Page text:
It takes a special kind of crazy to be an entrepreneur.
It requires a rare blend of risk taker, visionary, creative thinker, resilience, perseverance, confidence, and tenacity to even start a business, much less run one successfully. It’s not for the faint of heart. Since the week of November 13-17 is Global Entrepreneurship Week, this month’s column will offer entrepreneurs and wannabe entrepreneurs ideas on growing and protecting a successful business.
The dictionary defines entrepreneur as “a person who organizes and manages any enterprise, especially a business, usually with considerable initiative and risk.” With all due respect, I would revise that to “always” with considerable initiative and risk to health, wealth, and sanity. While entrepreneurs built this country, it’s never been the easy way to go in creating a way of life. As both a former employee and an entrepreneur, I can confidently say that employees rarely lack the full understanding or empathy for what it takes to start and build any business. It’s the ultimate risk and reward situation. To that end, let’s examine a few thoughts I have for both starting and growing a business:
- You have an idea on how to create a business out of your skill set? Great. You’d better also have a passion for it because you will be tested. Just because you’re good at something doesn’t mean you will die on a hill for it, and sometimes that’s what it might ask you to do. It’s a two-sided sword you must wield: competence and passion.
- You need boldness and confidence. This is no place for the meek. While humility is a personal virtue, nobody wants to hire a humble consultant, attorney, IT expert, contractor, CPA, or brain surgeon. I’m not suggesting arrogance, which is aloofness with no care for the well being of others. Confidence is believing that you are highly skilled and able to improve the conditions of others with genuine concern for their improvement. You must be able to boldly project and communicate that confidence.
- You need to line up enough financial reserves for six months. While it may not take that long to get going making money, you don’t need the stress of a financial burden to cause desperation.
- Create a marketing “process.” Business plans look good on a shelf, but often don’t ever get looked at. What you need to focus on in as acquiring clients. That means picking up the phone, setting meetings, and solving problems for them.
- Plan for obstacles. Bad things happen. Whether in your control or not, you need to create a strategy and plan for being resilient. It’s a combination of adequate insurance, strategic planning, communications, and practice.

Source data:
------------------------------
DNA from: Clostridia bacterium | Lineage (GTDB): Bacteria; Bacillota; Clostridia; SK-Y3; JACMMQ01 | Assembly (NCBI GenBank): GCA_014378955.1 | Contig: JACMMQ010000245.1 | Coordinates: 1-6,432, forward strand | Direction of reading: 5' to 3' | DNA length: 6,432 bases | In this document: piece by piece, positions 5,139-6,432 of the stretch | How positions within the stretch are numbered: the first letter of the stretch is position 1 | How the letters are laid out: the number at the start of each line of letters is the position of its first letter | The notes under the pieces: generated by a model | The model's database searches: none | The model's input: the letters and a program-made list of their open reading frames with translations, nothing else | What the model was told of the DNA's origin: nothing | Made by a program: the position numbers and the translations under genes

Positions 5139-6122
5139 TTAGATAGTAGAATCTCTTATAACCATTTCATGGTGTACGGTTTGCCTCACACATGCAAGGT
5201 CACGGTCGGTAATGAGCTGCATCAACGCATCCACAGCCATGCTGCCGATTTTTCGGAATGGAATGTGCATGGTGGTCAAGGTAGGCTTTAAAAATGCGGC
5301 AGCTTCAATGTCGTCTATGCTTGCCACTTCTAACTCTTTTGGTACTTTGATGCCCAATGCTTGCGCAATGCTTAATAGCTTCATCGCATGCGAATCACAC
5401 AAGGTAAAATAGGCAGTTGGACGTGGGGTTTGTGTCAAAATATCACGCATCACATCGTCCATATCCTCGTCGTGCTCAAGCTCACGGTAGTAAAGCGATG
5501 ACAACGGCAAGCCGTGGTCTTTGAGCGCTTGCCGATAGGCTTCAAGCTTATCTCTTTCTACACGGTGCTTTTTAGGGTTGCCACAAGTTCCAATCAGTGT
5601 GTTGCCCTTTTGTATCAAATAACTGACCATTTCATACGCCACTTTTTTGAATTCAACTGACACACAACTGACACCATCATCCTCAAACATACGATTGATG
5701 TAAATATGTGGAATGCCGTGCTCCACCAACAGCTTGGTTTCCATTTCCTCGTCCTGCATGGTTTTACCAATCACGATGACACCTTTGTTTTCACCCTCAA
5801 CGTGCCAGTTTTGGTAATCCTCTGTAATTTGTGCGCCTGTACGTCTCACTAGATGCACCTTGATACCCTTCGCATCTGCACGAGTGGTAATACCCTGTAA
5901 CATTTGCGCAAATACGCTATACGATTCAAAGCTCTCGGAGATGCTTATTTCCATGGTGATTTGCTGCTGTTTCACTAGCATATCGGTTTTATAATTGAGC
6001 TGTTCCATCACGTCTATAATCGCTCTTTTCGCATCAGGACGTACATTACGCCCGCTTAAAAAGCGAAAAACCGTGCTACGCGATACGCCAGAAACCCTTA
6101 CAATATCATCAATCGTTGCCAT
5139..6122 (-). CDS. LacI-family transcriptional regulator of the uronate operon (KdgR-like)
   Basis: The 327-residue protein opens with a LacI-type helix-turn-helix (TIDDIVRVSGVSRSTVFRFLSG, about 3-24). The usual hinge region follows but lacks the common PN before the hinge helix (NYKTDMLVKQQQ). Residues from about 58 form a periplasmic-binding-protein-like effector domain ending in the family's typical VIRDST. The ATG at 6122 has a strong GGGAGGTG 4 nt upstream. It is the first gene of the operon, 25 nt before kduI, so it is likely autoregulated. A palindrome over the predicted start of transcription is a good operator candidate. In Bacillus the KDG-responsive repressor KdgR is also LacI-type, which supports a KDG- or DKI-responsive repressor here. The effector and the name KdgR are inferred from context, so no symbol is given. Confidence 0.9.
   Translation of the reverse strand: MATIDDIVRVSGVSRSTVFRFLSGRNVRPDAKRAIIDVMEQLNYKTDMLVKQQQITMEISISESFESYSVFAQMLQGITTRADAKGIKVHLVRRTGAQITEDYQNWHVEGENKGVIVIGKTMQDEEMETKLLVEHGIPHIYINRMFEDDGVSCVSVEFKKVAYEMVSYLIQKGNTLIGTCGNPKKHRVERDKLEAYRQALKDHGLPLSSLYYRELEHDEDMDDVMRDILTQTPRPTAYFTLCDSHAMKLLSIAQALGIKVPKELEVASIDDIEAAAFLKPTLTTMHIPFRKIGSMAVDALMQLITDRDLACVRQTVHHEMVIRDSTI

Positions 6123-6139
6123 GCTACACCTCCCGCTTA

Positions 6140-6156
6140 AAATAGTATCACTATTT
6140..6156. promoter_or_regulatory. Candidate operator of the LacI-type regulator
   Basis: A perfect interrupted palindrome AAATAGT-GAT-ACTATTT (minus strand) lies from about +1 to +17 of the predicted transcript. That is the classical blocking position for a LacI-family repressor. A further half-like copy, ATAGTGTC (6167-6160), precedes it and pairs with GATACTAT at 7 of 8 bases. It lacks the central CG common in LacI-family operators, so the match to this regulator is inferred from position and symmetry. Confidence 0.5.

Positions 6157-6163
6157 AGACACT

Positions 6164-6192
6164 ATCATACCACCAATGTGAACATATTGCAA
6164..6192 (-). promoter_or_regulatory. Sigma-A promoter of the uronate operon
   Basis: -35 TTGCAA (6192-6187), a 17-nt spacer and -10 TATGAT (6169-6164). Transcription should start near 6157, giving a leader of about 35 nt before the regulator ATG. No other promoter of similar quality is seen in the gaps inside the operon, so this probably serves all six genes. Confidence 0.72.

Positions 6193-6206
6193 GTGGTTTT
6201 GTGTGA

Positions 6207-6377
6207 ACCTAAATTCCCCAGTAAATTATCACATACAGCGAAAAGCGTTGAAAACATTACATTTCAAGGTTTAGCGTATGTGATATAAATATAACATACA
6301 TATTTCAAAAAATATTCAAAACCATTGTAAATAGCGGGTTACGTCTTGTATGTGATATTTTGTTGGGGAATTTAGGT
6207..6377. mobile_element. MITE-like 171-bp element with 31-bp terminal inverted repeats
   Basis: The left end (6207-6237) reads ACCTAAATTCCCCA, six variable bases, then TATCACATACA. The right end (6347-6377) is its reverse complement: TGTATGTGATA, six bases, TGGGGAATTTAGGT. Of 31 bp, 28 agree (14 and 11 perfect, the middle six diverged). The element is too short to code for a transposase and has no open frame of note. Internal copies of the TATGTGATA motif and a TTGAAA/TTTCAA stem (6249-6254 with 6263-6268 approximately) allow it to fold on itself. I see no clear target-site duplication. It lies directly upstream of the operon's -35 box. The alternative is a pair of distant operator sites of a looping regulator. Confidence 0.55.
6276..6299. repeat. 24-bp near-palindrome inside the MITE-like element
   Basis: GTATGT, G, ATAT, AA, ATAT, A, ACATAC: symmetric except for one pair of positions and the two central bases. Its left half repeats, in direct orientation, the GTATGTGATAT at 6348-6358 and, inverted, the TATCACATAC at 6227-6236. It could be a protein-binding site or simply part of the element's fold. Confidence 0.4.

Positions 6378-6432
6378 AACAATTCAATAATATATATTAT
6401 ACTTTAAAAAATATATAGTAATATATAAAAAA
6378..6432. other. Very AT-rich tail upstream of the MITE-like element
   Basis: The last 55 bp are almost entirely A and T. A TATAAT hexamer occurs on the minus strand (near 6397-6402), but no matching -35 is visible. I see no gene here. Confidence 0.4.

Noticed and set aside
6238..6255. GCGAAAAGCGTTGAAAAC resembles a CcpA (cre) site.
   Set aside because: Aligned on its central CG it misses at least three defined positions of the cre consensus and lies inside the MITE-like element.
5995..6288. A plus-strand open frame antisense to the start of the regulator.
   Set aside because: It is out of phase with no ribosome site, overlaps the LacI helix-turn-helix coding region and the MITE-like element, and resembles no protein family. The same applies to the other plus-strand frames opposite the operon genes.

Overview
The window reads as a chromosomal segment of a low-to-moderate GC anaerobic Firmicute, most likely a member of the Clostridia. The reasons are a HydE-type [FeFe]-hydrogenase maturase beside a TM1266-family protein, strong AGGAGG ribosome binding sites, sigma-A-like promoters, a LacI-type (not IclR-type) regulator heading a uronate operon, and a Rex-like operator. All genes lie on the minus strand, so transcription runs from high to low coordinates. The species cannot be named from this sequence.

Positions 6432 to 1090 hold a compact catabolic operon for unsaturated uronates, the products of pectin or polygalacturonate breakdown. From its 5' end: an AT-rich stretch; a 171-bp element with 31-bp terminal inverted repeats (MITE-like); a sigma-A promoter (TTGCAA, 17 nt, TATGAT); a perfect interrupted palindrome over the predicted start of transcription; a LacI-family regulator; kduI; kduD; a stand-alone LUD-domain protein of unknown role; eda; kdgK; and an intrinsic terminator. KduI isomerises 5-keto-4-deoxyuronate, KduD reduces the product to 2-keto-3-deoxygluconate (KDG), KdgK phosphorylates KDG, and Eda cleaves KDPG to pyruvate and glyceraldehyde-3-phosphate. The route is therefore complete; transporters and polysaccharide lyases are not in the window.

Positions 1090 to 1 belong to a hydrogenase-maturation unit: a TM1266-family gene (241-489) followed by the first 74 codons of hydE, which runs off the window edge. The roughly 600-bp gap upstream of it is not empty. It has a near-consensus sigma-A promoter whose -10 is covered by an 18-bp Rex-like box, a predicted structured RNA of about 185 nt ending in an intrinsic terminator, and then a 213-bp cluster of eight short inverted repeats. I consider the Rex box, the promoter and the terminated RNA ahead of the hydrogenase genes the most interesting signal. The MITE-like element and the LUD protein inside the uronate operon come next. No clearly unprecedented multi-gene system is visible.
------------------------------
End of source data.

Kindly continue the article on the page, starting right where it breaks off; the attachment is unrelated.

- Have a board of advisors. Too many entrepreneurs go the “lone wolf” route. The smartest business owners are the ones that surround themselves with experts and sages. Executive coaches, technical experts (finance, IT, Human Resources), and peer groups are crucial for assuring you don’t get caught breathing you own exhaust.
- Constantly reinvent. Don’t become stale; rather constantly seek ways to build the better mousetrap; to differentiate yourself from the competition; and to find new ways to help your clients. Business (and life) is about changing realities. Be on the cutting edge of change.
- Hire strong people. Building a strong team is paramount to growing and transitioning out of your business. Don’t settle for warm bodies; rather demand excellence from your team. That starts with you. Modeling and mentoring is required to build a top-flight team of employees.
- Plan for obstacles. Look familiar? Let’s just say “ditto” for the suggestions from above. Entrepreneurs may be resilient by nature, but often get bloodied and bruised in the process. Make it easier for yourself with proper pre-planning of crisis and critical systems.
- Remember to have fun. I’ve met too many entrepreneurs that work themselves to a frazzle. They become a worse boss than the one they left to start a business. Entrepreneurship is supposed to be fun. If it’s not, then you should go get a job working for someone else. It’s not worth the sacrifice if you’re not enjoying the journey.
Bonus: Vibe Coworks in Poulsbo will be offering an exciting lineup of events, activities, and workshops to celebrate Global Entrepreneurship Week. Check out their schedule at www.VibeCoworks.com. What an opportunity to learn more and engage with fellow entrepreneurs.
Small and medium sized businesses (SMBs) are the engines that run our communities and country. You are responsible for hiring and developing more people that the Fortune 500 companies. You’ve taken a huge financial and emotional risk, with hopes and dreams of making a better life for yourself and your employees. For all of you, I leave you with three final words of encouragement as you end one year and prepare for the next:
- Don’t listen to the haters. You know who they are. They are energy suckers and will only harm you and your business. Stay positive and focused on the next step in the journey.
- Don’t be one of the haters. Positivity starts with self-talk. Worry is a bully; it gives you nothing and only takes. Keep your confidence and boldness up.
- Utilize help. There’s no glory in being stubborn and trying to do it on your own. There are colleagues, experts, and friends that can help in a multitude of ways, be it emotional or financial. Find those friends that believe in you and always keep fighting the good fight.
It takes a special kind of crazy to be an entrepreneur. Go be crazy!
© 2017 Toro Consulting, Inc. All Rights Reserved
My November column for the Kitsap Sun/Kitsap Business Journal.